There's a lot to like about the Web Share API

I have a special place in my heart for online creativity tools. I tinker with them, share them with my kids, and build them myself.

One of the most important features these tools can have is frictionless sharing with other people. The best tools have a dedicated place to submit your creations and browse the creations of others (think Scratch explore or Dribbble shots). These community features are great but they’re relatively rare because it takes so much work to build and support them. At the minimum, you just need an easy way for someone to share their work with their friends.

One option is to add social media share buttons to each project page:

Share buttons for social media sites like Facebook, Twitter, and LinkedIn
Remember these? They're not just for blog posts. You can use them to share anything with a unique URL.

There’s a lot to dislike about these social media buttons. They look garish and they often require JavaScript embeds that include trackers and slow down your site with network calls.

And which social networks should you support? Do you clutter your site with a bunch of niche options (that most people don’t use), or do you encourage centralization by only promoting the biggest social networks? 😐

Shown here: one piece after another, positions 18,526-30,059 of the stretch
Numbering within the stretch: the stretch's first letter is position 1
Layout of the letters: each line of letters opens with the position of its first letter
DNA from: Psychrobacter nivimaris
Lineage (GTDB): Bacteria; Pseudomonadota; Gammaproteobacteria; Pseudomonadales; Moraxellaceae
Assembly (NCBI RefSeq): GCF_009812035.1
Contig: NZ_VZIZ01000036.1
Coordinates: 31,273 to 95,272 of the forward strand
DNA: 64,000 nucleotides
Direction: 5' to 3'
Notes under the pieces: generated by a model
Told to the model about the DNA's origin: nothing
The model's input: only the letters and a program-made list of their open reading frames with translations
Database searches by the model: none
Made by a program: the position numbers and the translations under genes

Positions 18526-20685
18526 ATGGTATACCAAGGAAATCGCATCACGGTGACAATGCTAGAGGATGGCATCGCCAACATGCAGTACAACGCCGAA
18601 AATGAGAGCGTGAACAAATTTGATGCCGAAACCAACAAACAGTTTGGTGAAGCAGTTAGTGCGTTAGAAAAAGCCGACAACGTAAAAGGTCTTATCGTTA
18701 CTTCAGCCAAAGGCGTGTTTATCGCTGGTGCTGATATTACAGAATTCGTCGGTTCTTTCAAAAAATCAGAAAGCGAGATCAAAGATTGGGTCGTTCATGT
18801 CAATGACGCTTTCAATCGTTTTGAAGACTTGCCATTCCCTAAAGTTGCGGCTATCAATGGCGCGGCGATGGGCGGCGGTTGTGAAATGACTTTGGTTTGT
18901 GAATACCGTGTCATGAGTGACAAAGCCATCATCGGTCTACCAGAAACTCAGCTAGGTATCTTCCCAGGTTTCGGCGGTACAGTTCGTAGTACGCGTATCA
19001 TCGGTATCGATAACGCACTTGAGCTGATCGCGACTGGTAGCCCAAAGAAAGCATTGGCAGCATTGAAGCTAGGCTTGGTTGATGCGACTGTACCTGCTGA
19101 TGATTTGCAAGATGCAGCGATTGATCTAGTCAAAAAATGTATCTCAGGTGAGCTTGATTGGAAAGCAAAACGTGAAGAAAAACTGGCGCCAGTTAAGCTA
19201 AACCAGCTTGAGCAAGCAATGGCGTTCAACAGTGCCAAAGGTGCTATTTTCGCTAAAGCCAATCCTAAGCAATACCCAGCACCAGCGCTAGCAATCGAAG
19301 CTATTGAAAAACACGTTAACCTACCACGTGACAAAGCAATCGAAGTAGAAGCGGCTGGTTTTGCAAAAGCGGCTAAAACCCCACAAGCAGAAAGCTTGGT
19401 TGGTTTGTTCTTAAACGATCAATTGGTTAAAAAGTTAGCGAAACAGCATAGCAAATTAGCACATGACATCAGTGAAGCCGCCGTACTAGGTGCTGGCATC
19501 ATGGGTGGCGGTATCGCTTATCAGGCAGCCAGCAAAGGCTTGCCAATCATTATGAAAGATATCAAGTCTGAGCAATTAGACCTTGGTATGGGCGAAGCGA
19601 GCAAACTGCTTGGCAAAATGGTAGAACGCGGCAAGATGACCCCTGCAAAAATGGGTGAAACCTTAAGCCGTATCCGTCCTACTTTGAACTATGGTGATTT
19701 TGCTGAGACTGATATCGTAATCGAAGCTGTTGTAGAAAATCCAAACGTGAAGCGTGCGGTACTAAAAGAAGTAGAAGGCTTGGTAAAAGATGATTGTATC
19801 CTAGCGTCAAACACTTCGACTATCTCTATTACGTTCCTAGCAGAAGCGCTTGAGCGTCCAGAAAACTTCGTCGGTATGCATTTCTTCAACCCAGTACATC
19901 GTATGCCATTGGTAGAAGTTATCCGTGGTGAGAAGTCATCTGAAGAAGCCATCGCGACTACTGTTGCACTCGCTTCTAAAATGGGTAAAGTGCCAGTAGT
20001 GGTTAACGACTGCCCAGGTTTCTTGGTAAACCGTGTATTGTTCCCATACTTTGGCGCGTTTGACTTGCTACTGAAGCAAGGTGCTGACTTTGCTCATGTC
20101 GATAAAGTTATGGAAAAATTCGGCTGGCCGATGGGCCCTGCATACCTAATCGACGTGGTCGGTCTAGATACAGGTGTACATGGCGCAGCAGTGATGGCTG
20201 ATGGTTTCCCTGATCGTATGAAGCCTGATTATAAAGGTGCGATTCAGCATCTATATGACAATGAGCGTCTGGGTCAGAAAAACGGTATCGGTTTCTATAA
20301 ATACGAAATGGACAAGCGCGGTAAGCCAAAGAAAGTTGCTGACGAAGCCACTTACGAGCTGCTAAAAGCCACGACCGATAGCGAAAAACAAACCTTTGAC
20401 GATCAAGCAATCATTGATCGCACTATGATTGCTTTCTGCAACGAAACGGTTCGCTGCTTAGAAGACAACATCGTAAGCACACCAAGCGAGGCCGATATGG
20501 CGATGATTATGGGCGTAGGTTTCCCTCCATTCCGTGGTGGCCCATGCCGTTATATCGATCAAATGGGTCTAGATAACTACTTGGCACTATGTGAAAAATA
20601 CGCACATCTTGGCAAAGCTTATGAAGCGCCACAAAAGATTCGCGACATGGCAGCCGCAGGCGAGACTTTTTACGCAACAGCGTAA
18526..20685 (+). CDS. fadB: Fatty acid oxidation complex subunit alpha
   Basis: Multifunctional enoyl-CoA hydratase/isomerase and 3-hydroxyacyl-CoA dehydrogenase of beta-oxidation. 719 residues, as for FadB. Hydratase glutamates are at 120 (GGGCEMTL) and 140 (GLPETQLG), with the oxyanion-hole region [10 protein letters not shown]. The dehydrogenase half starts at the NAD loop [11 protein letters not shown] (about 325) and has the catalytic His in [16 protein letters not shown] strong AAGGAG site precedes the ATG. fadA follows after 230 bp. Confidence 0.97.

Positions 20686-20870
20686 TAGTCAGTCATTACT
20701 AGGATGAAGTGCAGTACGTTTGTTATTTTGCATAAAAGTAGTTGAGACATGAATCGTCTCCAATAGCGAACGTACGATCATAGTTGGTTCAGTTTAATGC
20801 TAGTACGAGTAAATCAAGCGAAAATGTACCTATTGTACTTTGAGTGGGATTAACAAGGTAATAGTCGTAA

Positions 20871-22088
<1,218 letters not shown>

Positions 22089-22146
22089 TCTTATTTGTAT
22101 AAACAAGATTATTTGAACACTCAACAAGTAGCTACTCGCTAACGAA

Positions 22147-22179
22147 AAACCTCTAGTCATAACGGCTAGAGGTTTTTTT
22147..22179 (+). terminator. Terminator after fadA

That’s why I got excited when I discovered a new approach with a lot fewer downsides: the Web Share API

The Web Share API is a new browser API for sharing content natively. Basically, a user clicks a share button and it launches an operating-system-specific dialog that looks something like this:

The Web Share dialog, as shown on iOS and Android

The Web Share dialog, as shown on MacOS

The Web Share dialog, as shown on Windows

As you can see, the sharing options depend on what the user has installed on their device. This is great because as the developer, you don’t have to care about what social networks they use—the list of options is always relevant. And if they don’t use social networks, no big deal—there are still options for things like texting, email, and copy to clipboard.

No ugly buttons. No tracking. No free advertising for social media giants. Are there any downsides to using the Web Share API?

Browser support could be better. It’s great on mobile but we’re currently missing desktop Chrome (on Mac) and desktop Firefox. There’s no fundamental issue with adding support… the developers just need to prioritize it. If you want to encourage them, go ahead and star this Chromium issue. In the mean time, you can use feature-detection to only show your share button in supported browsers (as shown on this test page).

Overall, there’s a lot to like about the Web Share API. It feels like a small step towards a cleaner, healthier web ecosystem, and that’s worth celebrating. 🎉

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